Motion sensing on the Wii made a splash, but the later Xbox 360 and PS3 equivalents struggled to win converts. Undeterred, Microsoft is diving back into the market with the much-improved Kinect 2.0, while Sony is tentatively staying in the shallows with its motion-sensing camera.
The original Kinect has been redesigned from the ground up, and Microsoft is so confident in the future of motion sensing that they’re bundling Kinect 2.0 with the console from launch. It's claimed to be faster, more accurate and has the ability to monitor bits of your body, including muscle tone and your pulse. If that sounds a little too intrusive, don’t worry - using Kinect 2.0 is optional.
Kinect 2.0 has also been integrated into system navigation, so you can use voice commands or hand gestures to run apps, games and videos or even switch between menus. According to previews, switching between TV and game mode is simply a matter of saying “go to TV,” while you can start a movie just by saying its name. These commands have been added into some games such as Ryse: Son of Rome, which will allow you to control legions of soldiers with voice commands.
A Kinect-like peripheral called the PlayStation Camera will be available as a separate add-on for the PS4 at launch, but the extent to which this has been integrated is not yet known. If you already own a PlayStation Move kit for your PS3, you’re in luck - it will work on the PS4.
It's time for online
Strictly speaking, you don't need an internet connection to use eighth generation consoles, but you will be missing out on some of the best features if you stay offline. The Xbox One does require an internet connection during the initial setup. If you are not connected to the internet when you turn on the Xbox One for the first time, you will not be able to use it.
When the Xbox One was announced, gamers were told that they had to connect their console to the internet once a day to verify the contents. Microsoft also placed restrictions on the trading and selling of used games. The global consumer outcry - and Sony’s decision to avoid these restrictions - prompted Microsoft to remove the controversial features. This was a big win for consumers.
The social side of games
Possibly the biggest shift from the seventh generation is the move towards widespread content sharing on the PS4 and Xbox One. You can browse movies and TV shows recommended by friends, Microsoft or Sony staff, and the online community, or browse based on what’s trending.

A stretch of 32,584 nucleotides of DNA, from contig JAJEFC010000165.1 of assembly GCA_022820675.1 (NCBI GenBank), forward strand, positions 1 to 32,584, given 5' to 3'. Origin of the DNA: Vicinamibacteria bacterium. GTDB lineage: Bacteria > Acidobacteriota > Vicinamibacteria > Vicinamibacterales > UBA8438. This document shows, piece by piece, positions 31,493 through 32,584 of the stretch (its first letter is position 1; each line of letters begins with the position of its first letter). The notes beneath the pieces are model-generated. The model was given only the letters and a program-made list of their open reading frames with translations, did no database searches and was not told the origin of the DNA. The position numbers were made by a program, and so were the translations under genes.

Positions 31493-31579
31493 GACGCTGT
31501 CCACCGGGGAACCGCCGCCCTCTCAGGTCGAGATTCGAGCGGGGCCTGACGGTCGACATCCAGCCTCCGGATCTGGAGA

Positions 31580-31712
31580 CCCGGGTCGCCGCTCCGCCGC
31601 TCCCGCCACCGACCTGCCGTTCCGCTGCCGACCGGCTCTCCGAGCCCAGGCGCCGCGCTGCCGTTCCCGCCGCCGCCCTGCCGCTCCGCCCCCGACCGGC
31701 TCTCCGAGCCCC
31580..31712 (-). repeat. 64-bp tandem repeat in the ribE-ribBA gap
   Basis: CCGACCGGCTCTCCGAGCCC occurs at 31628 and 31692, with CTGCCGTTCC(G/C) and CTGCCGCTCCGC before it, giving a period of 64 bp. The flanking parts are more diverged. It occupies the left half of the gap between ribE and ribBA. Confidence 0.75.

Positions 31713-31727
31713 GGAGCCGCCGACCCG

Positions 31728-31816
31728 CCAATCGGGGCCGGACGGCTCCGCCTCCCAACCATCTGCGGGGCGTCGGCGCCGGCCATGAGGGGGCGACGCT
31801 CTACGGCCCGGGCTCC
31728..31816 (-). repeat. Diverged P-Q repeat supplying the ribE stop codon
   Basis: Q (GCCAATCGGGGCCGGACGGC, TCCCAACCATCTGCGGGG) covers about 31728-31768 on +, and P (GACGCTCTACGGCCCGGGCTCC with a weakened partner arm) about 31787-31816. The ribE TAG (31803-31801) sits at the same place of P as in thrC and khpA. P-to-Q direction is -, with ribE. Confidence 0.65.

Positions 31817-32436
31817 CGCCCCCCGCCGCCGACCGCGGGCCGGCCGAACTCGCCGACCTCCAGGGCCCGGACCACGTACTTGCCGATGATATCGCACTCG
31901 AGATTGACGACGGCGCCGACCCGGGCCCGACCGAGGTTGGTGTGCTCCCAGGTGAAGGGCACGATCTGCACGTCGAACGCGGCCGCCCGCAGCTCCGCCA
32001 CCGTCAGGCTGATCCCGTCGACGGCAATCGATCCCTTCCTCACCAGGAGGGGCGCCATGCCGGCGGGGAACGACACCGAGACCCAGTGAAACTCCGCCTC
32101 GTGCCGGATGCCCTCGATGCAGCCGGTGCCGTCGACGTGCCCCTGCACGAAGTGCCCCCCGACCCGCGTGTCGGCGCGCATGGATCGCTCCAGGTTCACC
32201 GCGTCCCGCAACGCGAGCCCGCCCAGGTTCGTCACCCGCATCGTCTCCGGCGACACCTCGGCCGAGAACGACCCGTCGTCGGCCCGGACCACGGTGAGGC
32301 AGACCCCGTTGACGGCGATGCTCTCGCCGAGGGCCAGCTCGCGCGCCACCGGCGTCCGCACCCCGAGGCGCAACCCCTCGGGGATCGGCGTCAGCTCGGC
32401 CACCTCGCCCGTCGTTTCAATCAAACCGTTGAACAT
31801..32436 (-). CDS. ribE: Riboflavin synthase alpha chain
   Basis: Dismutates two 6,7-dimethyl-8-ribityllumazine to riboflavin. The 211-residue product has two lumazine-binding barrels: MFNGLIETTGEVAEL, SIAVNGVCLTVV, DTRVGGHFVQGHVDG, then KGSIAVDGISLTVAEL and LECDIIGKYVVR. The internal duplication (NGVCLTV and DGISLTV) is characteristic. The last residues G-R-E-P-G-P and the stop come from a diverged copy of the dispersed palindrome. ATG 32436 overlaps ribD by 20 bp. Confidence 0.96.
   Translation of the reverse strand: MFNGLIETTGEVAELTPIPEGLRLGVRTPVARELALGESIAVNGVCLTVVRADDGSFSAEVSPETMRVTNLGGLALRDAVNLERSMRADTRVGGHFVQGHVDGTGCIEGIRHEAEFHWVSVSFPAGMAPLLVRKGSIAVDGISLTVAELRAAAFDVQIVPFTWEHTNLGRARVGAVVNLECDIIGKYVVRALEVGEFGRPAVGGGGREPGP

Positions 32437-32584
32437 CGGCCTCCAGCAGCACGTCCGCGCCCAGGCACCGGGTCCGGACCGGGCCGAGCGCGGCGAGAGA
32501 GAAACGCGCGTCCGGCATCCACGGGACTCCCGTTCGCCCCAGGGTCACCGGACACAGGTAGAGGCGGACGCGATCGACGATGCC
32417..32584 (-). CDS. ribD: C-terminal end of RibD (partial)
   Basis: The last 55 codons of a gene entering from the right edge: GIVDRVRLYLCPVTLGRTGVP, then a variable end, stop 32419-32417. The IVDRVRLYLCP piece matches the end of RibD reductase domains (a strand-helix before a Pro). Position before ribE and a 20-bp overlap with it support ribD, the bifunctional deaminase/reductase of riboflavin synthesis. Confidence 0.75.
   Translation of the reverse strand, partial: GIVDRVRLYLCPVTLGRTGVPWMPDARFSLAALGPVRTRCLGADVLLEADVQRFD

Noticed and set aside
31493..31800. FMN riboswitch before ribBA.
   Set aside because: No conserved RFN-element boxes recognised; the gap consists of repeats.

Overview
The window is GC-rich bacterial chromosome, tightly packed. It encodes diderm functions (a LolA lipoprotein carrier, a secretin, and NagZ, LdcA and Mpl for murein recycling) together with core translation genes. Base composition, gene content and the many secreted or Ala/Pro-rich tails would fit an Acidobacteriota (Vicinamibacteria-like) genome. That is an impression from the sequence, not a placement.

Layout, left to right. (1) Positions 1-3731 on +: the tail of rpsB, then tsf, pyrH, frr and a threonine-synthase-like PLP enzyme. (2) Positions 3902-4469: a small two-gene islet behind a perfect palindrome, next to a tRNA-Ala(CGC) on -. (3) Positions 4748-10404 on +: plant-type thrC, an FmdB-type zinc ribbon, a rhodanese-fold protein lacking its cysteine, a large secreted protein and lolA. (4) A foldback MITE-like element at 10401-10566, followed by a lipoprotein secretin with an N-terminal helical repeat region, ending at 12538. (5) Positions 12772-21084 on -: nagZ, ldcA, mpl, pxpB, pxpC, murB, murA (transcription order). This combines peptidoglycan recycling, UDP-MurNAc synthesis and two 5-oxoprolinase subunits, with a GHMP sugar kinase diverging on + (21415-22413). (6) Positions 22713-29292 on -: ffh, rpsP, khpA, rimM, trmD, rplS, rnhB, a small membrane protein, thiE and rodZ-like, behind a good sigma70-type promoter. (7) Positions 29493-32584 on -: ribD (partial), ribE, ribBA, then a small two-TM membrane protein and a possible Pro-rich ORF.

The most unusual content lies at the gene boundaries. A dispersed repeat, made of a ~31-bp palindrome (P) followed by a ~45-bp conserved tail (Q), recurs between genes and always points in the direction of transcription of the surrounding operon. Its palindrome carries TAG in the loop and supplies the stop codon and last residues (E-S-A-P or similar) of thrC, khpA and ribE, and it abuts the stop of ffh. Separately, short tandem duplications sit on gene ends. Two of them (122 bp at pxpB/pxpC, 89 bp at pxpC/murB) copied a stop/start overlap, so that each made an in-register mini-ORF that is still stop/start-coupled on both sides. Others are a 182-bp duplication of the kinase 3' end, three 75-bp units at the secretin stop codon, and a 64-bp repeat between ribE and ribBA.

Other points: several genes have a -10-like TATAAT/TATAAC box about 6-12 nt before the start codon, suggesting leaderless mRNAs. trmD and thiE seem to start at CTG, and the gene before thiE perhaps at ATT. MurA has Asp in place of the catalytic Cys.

Competitive features from the PS3 and Xbox 360 will appear in the new consoles, along with the ability to record and share in-game footage. You'll be able to record footage directly to the console, which you can show to friends or even upload to the internet. Live TV and streamed content cannot be recorded.
If you ever find yourself feeling alone, you can also jump on your console and give your friends a video call; Skype is supported by the Xbox One, which means you can make VoIP calls across the world on the big screen using Kinect 2.0. It will, however, be stuck behind the same membership paywall as the streaming services. Skype for PS4 has not been announced, and at this stage it seems unlikely, as Skype is owned by Microsoft.
Each of the next-gen consoles let you play on an additional screen via remote access, for those times when one picture just isn’t enough. The Wii-U controller acts as a second screen, and the PS4 will only link to a PS Vita. While you can use them to remotely play console games when someone else is hogging the TV, they have the potential to extend gameplay beyond the console. A few Wii-U games already offer additional gameplay options via the controller, and the PS Vita is likely to do the same.
Microsoft are taking it one step further with their Smart Glass application, which is available on Windows 8 and Windows RT devices, Windows phones, and iOS and Android smartphones. But Smart Glass isn’t just for games - you can use it to control the Xbox One or access additional features for movies or TV shows. Sony has announced a PlayStation app, similar to Smart Glass, that can remotely access your PlayStation Network account, work as a second screen on some games, and operate as a virtual keyboard.